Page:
We compared the template properties of a subgenomic RNA that contained the authentic 5' and 3' ends of the vesicular stomatitis virus genome with those of RNAs in which the wild-type termini were engineered to extend their complementarity from 8 to 51 nucleotides as seen in defective interfering RNAs. The RNA with authentic 5' and 3' ends directed abundant transcription but low replication. In contrast, RNAs with complementary termini derived from either end of the genome replicated well but transcribed poorly or not at all. These results have implications for understanding the mechanisms of RNA replication and transcription; they explain the replicative dominance of defective interfering RNAs and demonstrate that the extent of terminal complementarity rather than its exact sequence is a major determinant of whether the template predominantly directs transcription or replication.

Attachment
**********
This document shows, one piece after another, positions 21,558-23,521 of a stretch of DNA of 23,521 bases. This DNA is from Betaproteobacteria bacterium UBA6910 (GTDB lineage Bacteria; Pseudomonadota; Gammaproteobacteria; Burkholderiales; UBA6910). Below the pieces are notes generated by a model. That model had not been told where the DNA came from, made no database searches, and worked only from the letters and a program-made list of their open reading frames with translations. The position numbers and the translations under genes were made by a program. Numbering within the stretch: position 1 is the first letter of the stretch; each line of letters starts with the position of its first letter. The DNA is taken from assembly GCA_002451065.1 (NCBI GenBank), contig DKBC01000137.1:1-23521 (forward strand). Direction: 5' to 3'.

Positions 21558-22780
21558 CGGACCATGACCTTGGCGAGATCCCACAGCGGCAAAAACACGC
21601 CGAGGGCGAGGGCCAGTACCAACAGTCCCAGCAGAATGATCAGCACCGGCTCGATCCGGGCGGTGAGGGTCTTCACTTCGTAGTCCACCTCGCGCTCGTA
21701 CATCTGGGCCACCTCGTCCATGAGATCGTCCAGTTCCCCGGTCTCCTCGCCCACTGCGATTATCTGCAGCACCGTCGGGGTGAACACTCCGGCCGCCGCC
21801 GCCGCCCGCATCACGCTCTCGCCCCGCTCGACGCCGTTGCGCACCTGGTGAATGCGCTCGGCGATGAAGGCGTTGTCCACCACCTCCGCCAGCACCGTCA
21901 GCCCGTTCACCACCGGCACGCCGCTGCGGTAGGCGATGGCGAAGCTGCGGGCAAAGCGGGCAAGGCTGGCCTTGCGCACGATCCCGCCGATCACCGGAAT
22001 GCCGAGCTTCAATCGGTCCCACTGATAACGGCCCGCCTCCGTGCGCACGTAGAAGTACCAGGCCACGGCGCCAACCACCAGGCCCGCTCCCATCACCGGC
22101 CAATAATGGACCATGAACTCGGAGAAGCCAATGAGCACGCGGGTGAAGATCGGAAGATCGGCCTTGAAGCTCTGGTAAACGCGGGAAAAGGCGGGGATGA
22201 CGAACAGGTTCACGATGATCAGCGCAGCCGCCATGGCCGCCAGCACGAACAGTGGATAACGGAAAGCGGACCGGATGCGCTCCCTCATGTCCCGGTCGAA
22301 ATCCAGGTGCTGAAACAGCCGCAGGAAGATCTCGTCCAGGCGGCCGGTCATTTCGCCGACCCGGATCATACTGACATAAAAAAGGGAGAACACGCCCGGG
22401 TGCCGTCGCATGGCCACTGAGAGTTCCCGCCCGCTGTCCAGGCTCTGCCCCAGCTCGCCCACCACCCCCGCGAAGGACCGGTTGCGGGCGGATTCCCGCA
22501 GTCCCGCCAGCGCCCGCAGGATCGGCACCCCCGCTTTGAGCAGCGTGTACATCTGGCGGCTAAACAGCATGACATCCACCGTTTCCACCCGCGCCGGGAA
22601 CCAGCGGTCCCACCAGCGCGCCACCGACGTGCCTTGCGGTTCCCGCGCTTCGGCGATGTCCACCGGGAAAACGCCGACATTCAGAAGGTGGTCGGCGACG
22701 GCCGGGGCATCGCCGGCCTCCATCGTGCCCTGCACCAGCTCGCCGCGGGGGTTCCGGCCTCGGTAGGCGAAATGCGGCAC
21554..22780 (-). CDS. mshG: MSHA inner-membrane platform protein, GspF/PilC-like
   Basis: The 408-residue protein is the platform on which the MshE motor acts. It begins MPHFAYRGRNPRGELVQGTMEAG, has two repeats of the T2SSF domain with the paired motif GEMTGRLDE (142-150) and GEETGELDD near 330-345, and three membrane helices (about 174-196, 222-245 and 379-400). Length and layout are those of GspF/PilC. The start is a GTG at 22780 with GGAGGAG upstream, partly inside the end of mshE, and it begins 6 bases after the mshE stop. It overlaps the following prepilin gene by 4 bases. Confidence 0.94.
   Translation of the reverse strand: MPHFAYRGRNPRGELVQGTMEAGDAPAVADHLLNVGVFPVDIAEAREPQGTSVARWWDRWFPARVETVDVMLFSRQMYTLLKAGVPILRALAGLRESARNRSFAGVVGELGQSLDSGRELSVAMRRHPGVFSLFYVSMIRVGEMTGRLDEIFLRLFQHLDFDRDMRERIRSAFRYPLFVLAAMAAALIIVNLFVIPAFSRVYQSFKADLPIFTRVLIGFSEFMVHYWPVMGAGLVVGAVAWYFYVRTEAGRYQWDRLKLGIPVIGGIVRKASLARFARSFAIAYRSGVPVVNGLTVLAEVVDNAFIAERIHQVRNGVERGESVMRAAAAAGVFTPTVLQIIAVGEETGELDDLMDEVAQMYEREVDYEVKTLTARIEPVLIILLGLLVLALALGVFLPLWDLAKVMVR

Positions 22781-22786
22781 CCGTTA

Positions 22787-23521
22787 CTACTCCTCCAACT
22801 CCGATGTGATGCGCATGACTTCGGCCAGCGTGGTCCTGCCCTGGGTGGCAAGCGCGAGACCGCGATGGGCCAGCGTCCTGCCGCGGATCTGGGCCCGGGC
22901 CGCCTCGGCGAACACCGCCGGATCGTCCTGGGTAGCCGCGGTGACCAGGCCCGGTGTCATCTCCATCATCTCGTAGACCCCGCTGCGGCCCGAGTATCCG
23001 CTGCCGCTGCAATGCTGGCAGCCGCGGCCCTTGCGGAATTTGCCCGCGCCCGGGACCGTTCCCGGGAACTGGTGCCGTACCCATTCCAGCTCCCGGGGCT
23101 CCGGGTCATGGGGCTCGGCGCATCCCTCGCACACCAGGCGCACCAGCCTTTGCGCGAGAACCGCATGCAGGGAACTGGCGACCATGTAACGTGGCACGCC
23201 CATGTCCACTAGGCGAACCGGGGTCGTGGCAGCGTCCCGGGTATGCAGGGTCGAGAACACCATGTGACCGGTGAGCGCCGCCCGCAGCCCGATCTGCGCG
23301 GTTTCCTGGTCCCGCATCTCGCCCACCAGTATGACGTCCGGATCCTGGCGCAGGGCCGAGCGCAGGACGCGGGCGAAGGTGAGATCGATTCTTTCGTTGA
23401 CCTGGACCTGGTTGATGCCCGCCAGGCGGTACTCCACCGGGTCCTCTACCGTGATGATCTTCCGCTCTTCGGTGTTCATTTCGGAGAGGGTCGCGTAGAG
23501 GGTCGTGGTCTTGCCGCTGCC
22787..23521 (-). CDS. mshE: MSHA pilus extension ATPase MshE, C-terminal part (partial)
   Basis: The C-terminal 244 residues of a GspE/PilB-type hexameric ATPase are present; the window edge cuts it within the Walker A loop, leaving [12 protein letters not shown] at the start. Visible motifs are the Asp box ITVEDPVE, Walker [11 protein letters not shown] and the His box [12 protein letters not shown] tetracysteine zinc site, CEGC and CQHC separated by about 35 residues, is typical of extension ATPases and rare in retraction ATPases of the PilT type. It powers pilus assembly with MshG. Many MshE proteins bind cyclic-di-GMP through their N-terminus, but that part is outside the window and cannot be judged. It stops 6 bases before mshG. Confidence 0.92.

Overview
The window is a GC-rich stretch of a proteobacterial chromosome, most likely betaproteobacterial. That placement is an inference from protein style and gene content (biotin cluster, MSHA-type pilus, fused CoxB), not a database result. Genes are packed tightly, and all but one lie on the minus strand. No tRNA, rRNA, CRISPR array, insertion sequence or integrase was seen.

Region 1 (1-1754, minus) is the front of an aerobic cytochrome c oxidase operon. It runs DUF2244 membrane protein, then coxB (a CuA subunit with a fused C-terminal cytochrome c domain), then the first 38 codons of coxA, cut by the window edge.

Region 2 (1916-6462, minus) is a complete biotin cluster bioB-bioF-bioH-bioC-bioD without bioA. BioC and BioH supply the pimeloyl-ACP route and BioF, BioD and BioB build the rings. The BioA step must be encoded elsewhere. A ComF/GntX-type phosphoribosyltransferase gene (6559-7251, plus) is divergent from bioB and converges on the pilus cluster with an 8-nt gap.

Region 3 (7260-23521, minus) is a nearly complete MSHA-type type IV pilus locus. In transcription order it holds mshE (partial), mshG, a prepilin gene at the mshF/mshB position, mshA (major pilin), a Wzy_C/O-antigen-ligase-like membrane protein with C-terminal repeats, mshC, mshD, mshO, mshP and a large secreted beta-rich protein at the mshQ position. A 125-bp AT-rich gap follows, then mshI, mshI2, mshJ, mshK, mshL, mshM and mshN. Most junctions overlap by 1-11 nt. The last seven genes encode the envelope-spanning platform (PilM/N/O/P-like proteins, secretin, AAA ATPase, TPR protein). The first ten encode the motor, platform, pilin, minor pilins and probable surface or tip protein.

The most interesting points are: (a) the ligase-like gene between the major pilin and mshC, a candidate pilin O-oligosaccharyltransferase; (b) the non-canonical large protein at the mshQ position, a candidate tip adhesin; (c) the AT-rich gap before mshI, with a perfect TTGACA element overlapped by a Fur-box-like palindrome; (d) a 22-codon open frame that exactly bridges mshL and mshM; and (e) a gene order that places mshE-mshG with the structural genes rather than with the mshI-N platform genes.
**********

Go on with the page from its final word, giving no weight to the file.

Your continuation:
|Number of pages||5|
|Journal||Proceedings of the National Academy of Sciences of the United States of America|
|State||Published - Aug 30 1994|